Good. Quick. Cheap.

Published 08.11.2012

One of my favourite people in Adland, my old boss and today still one of my favourite creative partners, Steve Jenkinson, showed me this. People in different businesses use it in one form or another. But in the agency game, it’s brilliant.

When a client asks you to look at your prices, you have to put in context of your deadlines, resources and talent. Fact is this… good agencies, don’t have people twiddling their thumbs. At least, not their best people. Being busy is a great sign for an agency, and for a client looking at an agency. Too busy is bad. Busy is brilliant.

So, when asked to look at your pricing, schedule or level of talent that works on a piece of business, if you can’t agree, then you write three words on a piece of paper.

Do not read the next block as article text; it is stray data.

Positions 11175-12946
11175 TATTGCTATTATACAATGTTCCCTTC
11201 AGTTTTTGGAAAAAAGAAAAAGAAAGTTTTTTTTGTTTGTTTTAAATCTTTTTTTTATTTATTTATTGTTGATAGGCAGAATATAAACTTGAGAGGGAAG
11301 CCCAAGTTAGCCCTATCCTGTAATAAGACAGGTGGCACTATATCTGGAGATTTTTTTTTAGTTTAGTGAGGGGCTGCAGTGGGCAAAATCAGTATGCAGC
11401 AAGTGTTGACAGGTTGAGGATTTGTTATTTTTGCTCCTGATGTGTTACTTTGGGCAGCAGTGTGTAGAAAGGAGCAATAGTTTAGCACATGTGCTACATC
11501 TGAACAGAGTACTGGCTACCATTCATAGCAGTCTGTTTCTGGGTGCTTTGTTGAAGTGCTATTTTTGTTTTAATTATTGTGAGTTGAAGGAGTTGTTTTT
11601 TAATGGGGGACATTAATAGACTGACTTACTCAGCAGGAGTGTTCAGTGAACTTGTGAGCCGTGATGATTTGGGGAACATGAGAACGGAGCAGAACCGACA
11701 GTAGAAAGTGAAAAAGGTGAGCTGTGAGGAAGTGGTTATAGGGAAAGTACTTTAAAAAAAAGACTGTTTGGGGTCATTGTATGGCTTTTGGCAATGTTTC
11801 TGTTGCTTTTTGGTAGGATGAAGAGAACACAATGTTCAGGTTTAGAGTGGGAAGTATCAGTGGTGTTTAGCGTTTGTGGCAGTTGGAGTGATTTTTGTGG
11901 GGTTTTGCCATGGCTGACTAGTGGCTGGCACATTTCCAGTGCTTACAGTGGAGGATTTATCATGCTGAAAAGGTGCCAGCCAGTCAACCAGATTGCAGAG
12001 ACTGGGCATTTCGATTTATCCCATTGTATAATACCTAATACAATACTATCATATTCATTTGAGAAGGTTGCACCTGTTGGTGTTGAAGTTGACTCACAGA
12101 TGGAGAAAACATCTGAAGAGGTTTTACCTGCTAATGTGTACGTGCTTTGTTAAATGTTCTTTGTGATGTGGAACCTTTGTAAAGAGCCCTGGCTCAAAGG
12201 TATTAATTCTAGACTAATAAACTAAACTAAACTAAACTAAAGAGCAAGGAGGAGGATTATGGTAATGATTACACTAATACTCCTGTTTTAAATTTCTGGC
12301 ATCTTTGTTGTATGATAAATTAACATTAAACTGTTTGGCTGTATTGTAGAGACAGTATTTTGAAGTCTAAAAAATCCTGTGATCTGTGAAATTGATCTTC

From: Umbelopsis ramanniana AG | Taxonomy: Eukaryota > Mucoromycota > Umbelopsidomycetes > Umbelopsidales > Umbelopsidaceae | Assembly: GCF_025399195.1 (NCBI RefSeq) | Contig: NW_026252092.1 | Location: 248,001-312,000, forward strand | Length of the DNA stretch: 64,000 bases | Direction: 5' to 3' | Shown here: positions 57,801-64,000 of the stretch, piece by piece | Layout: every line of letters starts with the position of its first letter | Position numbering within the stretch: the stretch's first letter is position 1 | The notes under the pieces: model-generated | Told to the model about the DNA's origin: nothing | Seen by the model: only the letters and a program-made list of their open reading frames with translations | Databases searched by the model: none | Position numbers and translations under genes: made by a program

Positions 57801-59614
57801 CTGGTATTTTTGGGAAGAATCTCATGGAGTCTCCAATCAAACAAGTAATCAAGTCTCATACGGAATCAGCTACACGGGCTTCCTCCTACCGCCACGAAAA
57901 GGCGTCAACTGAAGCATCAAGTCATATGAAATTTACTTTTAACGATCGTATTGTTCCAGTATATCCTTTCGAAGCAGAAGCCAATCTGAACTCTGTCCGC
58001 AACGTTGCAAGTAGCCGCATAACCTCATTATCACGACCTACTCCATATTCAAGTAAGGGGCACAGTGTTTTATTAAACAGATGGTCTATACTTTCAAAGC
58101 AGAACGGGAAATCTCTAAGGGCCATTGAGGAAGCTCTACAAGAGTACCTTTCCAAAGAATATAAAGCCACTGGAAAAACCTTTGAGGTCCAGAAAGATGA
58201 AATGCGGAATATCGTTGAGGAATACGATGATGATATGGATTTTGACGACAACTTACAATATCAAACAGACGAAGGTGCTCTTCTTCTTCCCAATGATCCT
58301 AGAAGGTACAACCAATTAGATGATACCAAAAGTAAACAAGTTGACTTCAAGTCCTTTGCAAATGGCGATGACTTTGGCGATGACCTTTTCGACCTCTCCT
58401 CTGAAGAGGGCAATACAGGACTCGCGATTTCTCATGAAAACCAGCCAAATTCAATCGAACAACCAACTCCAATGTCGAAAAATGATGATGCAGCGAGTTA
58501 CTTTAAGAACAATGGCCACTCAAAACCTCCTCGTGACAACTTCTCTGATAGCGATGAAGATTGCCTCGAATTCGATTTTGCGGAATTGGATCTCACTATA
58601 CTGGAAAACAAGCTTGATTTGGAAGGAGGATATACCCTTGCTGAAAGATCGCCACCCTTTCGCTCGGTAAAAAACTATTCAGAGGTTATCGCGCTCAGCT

Good. Quick. Cheap.

Then ask the client which two they want. Put the decision in their hands. My solicitor does it to me. Our industry is no different. The real talent is busy and expensive.

So the question is this. Which two do you want from the list? You can’t have all three. You can only choose two.

• Good and Quick. No problem. But that definitely won’t be cheap.
• Good and Cheap. No problem. But that definitely won’t be quick.
• Cheap and Quick. Big problem. It will be crap.

It works. The rule of three.

Choose your two…